# On vector notation

I've read that, when expressing a quantum mechanical operator into a particular representation, the more-formally correct notation is $$\rightarrow$$ rather than $$=$$, e.g. the momentum operator expressed in position representation should be written as $$\mathbf{\hat{p}}\rightarrow-i\hbar\nabla\quad\text{rather than as}\quad\mathbf{\hat{p}}=-i\hbar\nabla$$

Even though most sources in literature (including my own lecturers) use the notation on the right, I've read that the one on the left is actually the "formally correct" one. This makes sense to me: the object on the LHS ($$\mathbf{\hat{p}}$$) is independent of representation, while the expression on the right necessarily depends on the representation chosen, so it does not really make sense to equate the two, since then we could combine $$\mathbf{\hat{p}}=-i\hbar\nabla$$ and $$\mathbf{\hat{p}}=\mathbf{p}$$ (the latter in momentum representation) to give $$-i\hbar\nabla=\mathbf{p}$$ which clearly does not make any sense.

This got me thinking -- isn't this "abuse" of notation also present in vectors? For example, if I write, say, $$\mathbf{a}=\begin{pmatrix}a_1&a_2&a_3\end{pmatrix}^T$$, isn't the object on the LHS independent of basis, while the object on the RHS the decomposition/projection of $$\mathbf{a}$$ onto the chosen basis? What I'm trying to say is, shouldn't I have written $$\mathbf{a}\rightarrow \begin{pmatrix}a_1&a_2&a_3\end{pmatrix}^T$$ instead? I guess a way to avoid this problem would be to write $$\mathbf{a}=a_1\mathbf{e}_1+a_2\mathbf{e}_2+a_3\mathbf{e}_3$$; I believe it makes sense to place an equality here as the RHS explicitly contains information regarding the basis, i.e. it would make sense to equate it to another representation of $$\mathbf{a}$$ in a different basis.

To avoid misunderstandings, I just want to know if my doubt makes sense/is justified, since it has really never been brought up in my education yet. And yes I know it is a really pedantic point and nothing really profound, but sometimes these things pop up into my head and they just bother me a little :)

• I've never seen that before. Could you provide some references? – cmk May 20 at 20:48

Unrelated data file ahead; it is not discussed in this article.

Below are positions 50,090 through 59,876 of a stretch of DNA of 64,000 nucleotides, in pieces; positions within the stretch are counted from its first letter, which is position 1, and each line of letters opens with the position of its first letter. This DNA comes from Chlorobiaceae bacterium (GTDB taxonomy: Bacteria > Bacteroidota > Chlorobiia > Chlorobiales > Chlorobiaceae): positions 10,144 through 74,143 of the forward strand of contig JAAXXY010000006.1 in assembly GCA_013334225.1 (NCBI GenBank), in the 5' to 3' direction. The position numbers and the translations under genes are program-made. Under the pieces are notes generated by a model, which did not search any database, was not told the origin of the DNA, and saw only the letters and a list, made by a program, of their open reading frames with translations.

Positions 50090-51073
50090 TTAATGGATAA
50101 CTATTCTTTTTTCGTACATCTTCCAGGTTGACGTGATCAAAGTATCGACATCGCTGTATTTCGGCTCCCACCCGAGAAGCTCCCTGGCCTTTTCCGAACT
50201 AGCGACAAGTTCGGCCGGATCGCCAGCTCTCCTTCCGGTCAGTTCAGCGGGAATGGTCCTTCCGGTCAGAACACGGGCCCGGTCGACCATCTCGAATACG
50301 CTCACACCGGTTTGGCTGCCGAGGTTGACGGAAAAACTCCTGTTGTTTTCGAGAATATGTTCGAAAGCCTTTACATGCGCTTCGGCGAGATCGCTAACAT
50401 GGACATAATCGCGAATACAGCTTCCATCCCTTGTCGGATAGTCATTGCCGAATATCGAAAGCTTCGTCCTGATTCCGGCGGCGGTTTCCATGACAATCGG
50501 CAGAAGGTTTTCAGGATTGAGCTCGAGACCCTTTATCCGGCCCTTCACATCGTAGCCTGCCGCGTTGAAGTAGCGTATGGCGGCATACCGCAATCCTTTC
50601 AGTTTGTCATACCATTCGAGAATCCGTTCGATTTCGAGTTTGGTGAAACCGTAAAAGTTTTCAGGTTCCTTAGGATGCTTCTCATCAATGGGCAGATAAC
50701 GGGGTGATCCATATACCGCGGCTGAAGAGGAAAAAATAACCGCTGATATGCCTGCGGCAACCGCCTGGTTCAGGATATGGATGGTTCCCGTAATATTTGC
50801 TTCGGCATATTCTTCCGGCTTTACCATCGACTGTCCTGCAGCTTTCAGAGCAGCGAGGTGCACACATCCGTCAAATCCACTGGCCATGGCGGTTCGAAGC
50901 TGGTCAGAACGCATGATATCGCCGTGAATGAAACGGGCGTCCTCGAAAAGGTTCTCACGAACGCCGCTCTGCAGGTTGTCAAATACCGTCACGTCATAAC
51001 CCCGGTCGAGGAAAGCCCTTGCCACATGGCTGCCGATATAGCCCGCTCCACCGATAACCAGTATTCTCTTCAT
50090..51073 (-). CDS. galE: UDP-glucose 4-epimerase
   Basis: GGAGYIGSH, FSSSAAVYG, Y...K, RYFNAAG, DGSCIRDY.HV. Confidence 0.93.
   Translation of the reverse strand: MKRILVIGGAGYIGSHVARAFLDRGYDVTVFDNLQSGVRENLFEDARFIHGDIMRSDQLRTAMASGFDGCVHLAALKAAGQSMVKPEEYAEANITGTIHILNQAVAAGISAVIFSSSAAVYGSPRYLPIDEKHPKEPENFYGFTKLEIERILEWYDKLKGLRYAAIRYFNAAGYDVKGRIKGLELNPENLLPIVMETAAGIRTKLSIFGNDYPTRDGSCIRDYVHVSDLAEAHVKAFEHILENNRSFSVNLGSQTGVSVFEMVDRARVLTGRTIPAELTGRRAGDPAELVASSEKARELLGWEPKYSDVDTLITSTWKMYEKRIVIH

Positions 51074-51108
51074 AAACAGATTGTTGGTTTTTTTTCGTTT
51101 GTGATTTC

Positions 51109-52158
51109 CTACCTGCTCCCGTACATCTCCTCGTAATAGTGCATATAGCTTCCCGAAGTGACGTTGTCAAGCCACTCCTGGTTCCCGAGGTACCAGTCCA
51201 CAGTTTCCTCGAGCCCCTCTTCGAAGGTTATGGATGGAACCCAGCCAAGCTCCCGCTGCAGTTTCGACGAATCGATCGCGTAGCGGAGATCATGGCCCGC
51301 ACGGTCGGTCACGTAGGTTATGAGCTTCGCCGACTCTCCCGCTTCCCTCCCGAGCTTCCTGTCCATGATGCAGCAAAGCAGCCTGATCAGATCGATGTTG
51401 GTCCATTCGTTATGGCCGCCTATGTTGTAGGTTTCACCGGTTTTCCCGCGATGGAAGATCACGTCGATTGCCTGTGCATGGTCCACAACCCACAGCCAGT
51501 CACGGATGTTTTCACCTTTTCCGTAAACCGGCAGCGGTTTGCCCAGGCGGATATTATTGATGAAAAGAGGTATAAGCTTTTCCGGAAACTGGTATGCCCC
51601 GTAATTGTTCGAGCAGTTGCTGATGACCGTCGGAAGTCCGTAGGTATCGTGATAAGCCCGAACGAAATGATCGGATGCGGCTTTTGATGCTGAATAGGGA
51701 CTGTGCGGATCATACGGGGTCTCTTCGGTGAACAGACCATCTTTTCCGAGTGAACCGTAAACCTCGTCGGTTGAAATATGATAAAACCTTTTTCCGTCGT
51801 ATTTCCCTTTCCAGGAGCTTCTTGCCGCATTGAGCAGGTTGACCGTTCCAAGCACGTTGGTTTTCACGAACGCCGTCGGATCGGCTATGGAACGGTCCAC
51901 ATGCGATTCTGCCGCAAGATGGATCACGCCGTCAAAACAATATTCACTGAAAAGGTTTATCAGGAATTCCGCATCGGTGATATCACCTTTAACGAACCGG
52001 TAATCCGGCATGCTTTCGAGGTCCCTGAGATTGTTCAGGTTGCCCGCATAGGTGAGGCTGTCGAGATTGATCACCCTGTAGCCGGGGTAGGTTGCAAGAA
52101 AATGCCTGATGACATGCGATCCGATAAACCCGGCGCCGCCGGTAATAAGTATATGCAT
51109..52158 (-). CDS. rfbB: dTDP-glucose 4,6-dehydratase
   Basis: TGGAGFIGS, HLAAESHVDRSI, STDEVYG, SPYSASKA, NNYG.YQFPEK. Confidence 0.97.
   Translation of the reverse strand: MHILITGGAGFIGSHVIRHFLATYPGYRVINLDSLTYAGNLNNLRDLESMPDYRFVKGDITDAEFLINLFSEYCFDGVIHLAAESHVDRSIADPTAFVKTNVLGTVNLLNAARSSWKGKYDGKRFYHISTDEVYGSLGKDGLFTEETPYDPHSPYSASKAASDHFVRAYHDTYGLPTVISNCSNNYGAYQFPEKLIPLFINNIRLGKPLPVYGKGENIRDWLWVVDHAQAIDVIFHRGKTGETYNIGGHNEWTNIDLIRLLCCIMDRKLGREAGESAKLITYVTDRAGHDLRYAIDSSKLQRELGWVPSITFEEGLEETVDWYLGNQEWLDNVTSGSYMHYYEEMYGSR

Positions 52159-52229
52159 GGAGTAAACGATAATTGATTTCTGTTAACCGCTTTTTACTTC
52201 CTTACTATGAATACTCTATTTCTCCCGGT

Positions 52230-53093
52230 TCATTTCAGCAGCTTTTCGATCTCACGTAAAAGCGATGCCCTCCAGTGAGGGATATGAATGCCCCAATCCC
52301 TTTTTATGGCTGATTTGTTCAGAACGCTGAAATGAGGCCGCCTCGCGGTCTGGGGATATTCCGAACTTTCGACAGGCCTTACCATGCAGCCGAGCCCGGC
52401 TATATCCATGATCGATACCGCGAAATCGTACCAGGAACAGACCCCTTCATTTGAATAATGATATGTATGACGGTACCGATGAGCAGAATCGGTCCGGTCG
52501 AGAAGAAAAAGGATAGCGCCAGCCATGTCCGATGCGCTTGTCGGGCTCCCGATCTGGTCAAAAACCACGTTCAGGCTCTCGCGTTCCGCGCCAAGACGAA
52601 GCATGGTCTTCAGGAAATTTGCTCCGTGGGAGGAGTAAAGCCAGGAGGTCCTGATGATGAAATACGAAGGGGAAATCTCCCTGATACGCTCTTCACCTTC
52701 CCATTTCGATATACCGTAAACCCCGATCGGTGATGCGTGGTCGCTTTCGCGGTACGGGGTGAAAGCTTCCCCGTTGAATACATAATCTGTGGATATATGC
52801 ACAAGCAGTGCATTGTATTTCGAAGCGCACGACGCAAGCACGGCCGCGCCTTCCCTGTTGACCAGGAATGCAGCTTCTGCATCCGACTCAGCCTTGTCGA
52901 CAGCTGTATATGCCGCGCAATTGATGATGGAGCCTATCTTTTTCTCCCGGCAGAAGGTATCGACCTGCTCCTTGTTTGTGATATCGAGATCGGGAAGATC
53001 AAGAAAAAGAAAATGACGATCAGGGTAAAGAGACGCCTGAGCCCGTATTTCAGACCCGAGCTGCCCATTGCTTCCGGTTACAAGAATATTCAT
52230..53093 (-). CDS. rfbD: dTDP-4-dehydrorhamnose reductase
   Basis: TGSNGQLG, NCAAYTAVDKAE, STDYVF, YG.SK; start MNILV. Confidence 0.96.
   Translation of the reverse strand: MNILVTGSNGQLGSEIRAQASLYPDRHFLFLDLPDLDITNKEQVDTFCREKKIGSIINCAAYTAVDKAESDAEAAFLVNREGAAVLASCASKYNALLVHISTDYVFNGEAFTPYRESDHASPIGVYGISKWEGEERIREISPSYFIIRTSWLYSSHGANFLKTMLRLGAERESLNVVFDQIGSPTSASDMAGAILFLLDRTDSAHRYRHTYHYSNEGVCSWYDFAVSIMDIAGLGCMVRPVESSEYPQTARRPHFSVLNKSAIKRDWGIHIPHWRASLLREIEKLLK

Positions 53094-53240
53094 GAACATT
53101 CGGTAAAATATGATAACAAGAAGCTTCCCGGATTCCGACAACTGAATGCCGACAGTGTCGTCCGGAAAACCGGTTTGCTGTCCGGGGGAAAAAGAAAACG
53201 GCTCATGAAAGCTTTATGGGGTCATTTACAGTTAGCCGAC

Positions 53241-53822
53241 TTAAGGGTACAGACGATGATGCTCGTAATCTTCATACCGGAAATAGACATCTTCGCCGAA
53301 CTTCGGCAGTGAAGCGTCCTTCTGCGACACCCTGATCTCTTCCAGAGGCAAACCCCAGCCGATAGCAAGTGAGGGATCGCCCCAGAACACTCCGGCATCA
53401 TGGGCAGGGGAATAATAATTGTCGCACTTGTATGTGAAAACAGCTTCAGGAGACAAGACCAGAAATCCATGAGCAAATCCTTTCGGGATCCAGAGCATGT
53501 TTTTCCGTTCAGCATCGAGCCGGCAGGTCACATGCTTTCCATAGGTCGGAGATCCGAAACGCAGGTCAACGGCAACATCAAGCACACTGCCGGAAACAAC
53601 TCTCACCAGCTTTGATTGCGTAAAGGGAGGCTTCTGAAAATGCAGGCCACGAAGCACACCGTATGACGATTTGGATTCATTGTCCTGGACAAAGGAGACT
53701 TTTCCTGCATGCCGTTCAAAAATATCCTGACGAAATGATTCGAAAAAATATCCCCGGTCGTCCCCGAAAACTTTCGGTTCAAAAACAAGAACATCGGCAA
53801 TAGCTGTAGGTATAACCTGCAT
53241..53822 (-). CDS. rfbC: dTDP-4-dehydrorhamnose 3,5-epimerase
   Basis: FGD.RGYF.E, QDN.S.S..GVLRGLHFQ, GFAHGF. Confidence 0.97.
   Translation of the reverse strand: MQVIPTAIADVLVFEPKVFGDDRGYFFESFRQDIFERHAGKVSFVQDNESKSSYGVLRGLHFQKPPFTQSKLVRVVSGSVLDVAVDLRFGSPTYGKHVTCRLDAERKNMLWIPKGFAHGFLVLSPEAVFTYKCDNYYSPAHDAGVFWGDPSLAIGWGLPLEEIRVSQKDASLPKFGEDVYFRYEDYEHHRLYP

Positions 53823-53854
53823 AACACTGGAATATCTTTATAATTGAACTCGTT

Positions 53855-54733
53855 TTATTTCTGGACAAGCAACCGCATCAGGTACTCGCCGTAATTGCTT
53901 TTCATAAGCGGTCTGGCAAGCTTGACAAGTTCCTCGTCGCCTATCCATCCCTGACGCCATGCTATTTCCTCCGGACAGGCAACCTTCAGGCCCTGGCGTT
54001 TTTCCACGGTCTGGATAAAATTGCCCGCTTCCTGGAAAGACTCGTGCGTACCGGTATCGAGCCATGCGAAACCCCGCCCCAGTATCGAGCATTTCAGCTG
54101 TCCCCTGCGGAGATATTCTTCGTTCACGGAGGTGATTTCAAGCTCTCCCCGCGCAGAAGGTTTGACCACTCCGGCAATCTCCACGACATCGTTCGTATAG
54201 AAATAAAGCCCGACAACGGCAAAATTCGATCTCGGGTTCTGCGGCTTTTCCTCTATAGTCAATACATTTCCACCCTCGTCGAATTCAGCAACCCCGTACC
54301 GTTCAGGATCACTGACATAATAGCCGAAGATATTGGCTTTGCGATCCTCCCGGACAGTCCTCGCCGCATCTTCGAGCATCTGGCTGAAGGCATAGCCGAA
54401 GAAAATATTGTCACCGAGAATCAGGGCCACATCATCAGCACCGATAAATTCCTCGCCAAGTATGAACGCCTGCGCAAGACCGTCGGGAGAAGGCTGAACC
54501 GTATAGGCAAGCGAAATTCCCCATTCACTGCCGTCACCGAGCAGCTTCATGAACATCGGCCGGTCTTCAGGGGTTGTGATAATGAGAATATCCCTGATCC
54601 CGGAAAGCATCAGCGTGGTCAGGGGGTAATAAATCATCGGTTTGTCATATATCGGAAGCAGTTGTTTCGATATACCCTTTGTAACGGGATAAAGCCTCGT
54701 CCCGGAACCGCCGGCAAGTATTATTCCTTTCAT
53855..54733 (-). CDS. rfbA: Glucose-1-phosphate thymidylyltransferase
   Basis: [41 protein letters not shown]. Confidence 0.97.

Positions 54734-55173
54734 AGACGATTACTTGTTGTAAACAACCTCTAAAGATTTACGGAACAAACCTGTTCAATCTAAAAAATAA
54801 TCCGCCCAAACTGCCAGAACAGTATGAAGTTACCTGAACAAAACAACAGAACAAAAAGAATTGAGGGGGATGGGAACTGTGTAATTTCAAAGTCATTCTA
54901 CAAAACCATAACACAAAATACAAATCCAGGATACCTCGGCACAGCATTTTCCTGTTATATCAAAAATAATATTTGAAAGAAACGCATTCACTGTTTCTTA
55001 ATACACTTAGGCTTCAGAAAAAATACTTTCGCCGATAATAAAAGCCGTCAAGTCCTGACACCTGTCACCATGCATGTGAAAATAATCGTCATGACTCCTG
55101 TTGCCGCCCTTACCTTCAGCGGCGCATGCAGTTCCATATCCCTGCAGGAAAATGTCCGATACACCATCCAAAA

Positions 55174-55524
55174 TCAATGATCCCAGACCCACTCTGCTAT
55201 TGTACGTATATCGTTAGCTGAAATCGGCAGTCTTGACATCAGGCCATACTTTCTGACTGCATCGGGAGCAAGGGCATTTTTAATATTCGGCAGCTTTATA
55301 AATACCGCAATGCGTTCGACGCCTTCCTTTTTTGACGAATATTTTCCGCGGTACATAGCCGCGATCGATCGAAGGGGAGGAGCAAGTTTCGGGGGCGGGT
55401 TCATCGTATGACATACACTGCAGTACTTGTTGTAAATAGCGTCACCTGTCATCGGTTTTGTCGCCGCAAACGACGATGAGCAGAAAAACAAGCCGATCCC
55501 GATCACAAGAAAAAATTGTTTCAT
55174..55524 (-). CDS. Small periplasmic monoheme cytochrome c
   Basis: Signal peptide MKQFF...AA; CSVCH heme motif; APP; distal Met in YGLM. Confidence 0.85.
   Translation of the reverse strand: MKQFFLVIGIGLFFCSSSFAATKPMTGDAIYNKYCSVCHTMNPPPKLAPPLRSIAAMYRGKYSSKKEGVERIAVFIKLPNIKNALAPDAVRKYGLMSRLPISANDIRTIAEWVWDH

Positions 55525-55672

## 1 Answer

Let's start by distinguishing the classical observable $$\mathbf{p}$$ from the operator $$\mathbf{\hat{p}}$$ on a Hilbert space in quantum mechanics. The possible empirical values of $$p_i$$ are the eigenvalues of $$\hat{p}_i$$. What happens when we pass from classical results to their quantum-mechanical ones? We go from $$\frac{d}{dt}\mathbf{p}=-\nabla V$$ to $$\frac{d}{dt}\langle\psi|\mathbf{p}|\psi\rangle=-\langle\psi|\nabla\hat{V}|\psi\rangle$$, and from $$\frac{p^2}{2m}+V=H$$ to $$\frac{\hat{p}^2}{2m}\psi+\hat{V}\psi=\hat{H}\psi$$ with $$\hat{H}=i\hbar\frac{\partial}{\partial t}$$. We can only replace $$\mathbf{\hat{p}}$$ afterwards with $$-i\hbar\nabla_\mathbf{x}$$ in either equation if $$\psi$$ is in $$\mathbf{\hat{x}}$$-space. In fact, in $$\mathbf{\hat{p}}$$-space $$\mathbf{\hat{x}}=i\hbar\nabla_\mathbf{p}$$.

$$\mathbf{\hat{p}}$$ is independent of representation, while the expression on the right necessarily depends on the representation chosen

They both transform as vectors.

shouldn't I have written $$\mathbf{a}\rightarrow\begin{pmatrix}a_1&a_2&a_3\end{pmatrix}^T$$ instead?

The frequent statement $$\mathbf{\hat{p}}=-i\hbar\nabla_\mathbf{x}$$ really means $$\mathbf{\hat{p}}\psi=-i\hbar\nabla_\mathbf{x}\psi$$ constrains $$\psi$$, rather than that the operators are literally equal. This is an important point to understand, which doesn't have an analogy in vectors with non-operator-valued entries such as $$\mathbf{a}$$. The motive for using $$\rightarrow$$ isn't the mere fact vector entries vary with basis.